From the techniques used to study the remains of human bodies and the specific locations in which they are found, it is possible to learn details of their lives prior to their deaths and subsequent preservation. Two specific cases where the study of human remains has led to an insight into the person's life are Lindow Man and Oetzi the Iceman.
"Over the past centuries, remains of many hundreds of people - men, women, and children - have come to light during peat cutting activities in north-western Europe. These are the 'bog bodies'. Some of the bodies are well-preserved complete bodies, and some are isolated heads and limbs. They range in date from 8000 B.C. to the early medieval period. Most date from the centuries around the beginning of our era." - (Archaeological Institute of America)On August 1, 1984, Andrew Mould was working with Eddie Slack, placing blocks of peat onto an elevator that would transport them to a shredding mill, when he looked at one block of peat and noticed what he thought was a piece of wood embedded in it.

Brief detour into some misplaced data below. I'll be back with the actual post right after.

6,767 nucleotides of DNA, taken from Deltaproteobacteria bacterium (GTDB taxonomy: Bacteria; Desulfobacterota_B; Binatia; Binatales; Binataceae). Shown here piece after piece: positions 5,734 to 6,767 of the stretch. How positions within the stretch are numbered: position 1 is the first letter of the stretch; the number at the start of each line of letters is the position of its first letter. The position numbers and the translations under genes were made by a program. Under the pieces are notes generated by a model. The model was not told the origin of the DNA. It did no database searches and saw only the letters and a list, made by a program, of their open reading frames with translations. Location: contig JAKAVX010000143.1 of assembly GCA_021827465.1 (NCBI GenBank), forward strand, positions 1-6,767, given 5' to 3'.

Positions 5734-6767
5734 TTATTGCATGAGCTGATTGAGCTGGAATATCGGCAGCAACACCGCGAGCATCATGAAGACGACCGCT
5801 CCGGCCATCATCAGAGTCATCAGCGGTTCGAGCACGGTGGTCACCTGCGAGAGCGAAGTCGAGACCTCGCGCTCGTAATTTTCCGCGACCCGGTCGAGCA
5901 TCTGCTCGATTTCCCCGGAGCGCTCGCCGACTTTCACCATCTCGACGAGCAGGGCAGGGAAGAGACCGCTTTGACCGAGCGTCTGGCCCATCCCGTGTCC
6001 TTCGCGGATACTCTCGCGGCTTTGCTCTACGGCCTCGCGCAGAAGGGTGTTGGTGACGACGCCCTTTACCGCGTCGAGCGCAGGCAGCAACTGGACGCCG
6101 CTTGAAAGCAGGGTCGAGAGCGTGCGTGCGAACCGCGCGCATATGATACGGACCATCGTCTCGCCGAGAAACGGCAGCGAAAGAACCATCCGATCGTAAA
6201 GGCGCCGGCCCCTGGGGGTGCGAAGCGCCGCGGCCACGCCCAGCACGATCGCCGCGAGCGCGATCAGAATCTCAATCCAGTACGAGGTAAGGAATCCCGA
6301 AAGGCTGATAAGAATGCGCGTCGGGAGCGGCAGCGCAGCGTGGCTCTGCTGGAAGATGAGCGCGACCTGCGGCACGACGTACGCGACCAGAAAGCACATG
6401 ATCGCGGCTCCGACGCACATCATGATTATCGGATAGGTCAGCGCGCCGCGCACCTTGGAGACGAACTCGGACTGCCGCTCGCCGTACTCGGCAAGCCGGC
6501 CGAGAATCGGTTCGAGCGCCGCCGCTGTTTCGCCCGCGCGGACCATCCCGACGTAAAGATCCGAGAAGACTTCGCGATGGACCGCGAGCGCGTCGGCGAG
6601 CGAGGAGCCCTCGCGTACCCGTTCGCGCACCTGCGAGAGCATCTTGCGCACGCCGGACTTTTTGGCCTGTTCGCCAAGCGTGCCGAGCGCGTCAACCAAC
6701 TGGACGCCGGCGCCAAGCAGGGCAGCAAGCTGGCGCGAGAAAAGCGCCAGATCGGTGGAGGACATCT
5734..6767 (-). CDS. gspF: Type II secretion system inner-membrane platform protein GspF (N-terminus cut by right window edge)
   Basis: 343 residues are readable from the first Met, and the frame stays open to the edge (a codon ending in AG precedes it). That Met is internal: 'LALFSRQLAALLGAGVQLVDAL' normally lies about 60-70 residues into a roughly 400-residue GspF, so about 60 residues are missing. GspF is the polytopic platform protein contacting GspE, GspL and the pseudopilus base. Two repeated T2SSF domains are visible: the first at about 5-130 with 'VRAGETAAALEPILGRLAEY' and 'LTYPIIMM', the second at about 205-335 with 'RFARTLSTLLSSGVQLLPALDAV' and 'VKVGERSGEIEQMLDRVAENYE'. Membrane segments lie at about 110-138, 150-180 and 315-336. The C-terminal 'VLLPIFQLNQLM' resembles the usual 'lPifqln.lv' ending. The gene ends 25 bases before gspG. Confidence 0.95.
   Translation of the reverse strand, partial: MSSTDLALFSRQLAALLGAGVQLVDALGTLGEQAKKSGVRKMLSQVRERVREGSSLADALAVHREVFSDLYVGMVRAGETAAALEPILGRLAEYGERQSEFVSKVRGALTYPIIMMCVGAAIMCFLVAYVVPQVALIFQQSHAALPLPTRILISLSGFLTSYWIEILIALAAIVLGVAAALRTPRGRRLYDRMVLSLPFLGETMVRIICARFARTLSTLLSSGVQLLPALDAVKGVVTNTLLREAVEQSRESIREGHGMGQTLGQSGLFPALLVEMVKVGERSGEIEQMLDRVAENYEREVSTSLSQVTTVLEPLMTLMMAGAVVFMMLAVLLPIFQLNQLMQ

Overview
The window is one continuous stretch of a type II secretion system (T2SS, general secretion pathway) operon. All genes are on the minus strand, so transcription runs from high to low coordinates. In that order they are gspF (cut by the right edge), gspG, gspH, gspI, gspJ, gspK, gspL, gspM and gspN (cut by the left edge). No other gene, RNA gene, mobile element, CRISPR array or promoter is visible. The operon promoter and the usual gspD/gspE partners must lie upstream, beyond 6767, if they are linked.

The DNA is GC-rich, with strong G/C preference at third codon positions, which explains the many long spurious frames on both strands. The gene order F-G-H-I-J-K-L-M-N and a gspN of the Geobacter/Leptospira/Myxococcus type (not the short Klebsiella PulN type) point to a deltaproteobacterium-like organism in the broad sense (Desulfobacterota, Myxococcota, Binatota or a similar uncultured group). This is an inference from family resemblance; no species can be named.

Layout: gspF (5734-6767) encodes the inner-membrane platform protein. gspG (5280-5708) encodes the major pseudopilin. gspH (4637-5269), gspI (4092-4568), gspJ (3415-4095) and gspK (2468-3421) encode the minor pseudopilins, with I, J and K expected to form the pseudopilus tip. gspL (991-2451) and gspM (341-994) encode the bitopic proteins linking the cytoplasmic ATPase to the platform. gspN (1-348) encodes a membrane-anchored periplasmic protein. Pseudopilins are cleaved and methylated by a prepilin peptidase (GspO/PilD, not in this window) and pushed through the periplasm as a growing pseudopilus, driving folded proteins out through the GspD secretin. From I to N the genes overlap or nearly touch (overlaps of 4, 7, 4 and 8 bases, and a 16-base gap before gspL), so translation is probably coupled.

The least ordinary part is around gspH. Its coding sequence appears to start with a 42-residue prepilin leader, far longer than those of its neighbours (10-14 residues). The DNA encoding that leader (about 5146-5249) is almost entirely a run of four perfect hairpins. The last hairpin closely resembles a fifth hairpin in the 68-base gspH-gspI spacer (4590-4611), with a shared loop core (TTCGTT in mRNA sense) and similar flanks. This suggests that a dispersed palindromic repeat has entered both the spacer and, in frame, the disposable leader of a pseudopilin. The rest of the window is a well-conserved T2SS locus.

He jokingly threw it at Eddie, when it missed him it hit the ground and crumbled, revealing a human foot. Andrew quickly reported his find to the police. When the police arrived they soon located the area of the bog where the foot had been dug up. On the surface of the peat, was a flap of darkened skin belonging to what was later called Lindow Man. They covered it with wet peat until scientists could be summoned to view the body.
He was discovered lying between two different layers of peat, suggesting that at the time of deposition the area had been a reasonably deep pool. His arms had badly deteriorated, probably immediately after his death.